The Nitartha Institute Buddhist Studies Curriculum presents the Hinayana, Mahayana, and Vajrayana view through a well-developed progressive series of courses designed as Foundation, Intermediate, and Advanced curriculum studies. Nitartha begins with the study of mind and its relation to objects. In essence, how do we know what we know, and how do we know if this knowledge is correct? These courses provide a foundational understanding of the terms and methods used to support analytical inquiry into how mind engages with its world. They build a well-developed ground on which the intermediate and advanced curricula are built.

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Foundation Curriculum

Mind & Its World I – IV

These four classes can be described in terms of three traditional interlocking and mutually supportive disciplines in the Tibetan tradition. To speak in a broad manner using Western terminology, these could be described as:

  • Phenomenology, which is a description of the world as we experience it, primarily in reference to the objective side of experience. Studies for this aspect of the course derive from the “Collected Topics” (Dudra in Tibetan). It is based on the Abhidharma (“Higher Teachings”) of India.
  • Epistemology, which is an analysis of how we know – a systematic investigation of the types of mind that arise through knowing and experiencing ourselves and the world. This is primarily in reference to the subjective side of experience. Studies for this aspect of the course derive mainly from the “Classifications of Mind” (Lorik in Tibetan) and secondarily from “Classifications of Reasons” (Tarik in Tibetan). It is based on the Pramana (“Valid Cognition”) tradition of India.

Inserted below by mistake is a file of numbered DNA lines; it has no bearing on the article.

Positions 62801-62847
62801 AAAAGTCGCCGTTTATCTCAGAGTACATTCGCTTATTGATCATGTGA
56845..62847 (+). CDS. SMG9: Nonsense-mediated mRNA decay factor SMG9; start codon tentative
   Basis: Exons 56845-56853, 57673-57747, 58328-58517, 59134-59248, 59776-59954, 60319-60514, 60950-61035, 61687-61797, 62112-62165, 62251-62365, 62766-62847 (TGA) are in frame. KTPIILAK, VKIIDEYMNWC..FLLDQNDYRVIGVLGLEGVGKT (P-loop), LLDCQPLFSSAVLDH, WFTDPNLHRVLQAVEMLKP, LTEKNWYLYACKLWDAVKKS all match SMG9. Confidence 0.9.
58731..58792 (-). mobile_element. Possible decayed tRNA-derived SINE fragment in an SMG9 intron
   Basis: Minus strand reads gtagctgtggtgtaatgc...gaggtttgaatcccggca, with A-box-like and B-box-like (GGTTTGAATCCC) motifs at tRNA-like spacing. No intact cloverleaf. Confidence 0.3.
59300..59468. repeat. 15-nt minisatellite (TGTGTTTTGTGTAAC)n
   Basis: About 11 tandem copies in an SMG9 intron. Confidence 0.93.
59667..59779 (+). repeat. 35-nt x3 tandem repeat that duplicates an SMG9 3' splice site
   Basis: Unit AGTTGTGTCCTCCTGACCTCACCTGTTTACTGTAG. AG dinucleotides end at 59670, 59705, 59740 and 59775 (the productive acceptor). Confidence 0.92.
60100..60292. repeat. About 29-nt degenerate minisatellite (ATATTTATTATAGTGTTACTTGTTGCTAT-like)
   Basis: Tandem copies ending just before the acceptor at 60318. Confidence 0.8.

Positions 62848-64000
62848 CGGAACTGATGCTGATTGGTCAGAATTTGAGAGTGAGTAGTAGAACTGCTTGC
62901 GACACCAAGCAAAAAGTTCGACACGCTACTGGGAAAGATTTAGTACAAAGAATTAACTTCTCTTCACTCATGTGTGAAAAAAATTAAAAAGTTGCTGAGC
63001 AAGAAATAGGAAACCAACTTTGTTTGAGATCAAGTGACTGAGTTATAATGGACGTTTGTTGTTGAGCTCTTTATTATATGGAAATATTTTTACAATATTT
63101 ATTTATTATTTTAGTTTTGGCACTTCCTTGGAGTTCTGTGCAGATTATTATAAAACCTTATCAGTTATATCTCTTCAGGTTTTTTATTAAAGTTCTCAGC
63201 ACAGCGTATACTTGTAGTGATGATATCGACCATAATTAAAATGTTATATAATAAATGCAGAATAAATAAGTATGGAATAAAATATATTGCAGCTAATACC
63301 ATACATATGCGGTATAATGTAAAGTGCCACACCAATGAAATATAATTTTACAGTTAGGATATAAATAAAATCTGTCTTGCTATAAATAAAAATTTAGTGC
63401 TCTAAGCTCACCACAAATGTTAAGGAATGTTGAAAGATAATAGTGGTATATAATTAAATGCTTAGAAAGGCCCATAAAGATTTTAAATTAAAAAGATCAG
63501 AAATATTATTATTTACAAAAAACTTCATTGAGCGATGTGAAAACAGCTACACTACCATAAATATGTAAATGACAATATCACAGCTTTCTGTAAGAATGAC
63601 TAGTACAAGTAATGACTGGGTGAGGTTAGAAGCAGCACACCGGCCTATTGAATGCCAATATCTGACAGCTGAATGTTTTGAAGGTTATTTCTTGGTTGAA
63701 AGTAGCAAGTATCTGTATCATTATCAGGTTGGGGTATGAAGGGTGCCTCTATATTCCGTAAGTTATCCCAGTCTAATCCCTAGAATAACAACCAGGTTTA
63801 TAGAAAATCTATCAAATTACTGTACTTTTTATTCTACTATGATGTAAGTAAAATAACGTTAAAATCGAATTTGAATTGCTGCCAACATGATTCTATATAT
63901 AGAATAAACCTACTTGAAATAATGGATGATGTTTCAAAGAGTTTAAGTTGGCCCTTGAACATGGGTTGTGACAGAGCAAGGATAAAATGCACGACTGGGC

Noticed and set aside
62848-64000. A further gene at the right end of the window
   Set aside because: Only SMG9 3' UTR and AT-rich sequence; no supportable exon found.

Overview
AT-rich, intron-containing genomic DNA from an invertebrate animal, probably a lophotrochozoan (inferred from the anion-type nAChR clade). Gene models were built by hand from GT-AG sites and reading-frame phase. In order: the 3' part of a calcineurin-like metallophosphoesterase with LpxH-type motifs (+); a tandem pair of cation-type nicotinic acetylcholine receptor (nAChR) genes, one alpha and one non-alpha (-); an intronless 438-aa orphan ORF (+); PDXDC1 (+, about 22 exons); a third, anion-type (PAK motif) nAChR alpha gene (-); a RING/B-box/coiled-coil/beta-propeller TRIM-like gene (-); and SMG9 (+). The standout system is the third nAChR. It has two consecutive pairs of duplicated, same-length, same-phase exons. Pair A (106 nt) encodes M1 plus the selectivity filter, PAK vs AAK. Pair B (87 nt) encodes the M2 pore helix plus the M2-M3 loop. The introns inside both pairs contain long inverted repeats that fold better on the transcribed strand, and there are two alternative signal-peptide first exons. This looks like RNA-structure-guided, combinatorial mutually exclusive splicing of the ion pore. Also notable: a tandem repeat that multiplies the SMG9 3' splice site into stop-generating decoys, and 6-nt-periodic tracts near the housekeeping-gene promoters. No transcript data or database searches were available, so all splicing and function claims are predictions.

• Ontology, which presents systematic assertions with regard to what is real within the subjective and objective sides of our experience, both ultimately and conventionally, as well as with regard to what is completely unreal and non-existent, such as a permanent self. This aspect of the courses is derived from the Philosophical Systems (Thrumtha) literature for the Vaibhashika and Sautrantika schools.. (Texts on the philosophical systems generally present a range of teachings, not just on ontology, but also on virtuous conduct, the stages of realization on the path, the fruition of the path, and so on.)

As you can see from the descriptions above, these three disciplines of the Collected Topics, Classifications of Mind, and the Tenet Systems are closely related to each other. Thus, Collected Topics describes experience, particularly of the external world. The Classifications of Mind describe the types of mind that have that experience. The Tenet Systems clarify what within our experience is true or not.

Clear Thinking & Debate

This class focuses on teaching students the basic forms of Tibetan style logic and debate, and is conducted in English. The character of debate at Nitartha is that of gentle and precise dharma conversation rather than a rigid and stylistic formulation of concepts. The intent is the ultimate penetration of truth for oneself and others, not mere one-upmanship or display of logical skill.

The class inter-relates strongly with Mind and Its World, especially drawing from the Collected Topics, which is the subject one traditionally begins with in debate. However, we find that students developed greater understanding when they are also studying the Classifications of Mind and Philosophical Systems texts at this stage. Logical reasonings often show up in a wide range of texts, even in tantric texts, so it is extremely useful for students to learn the debate format.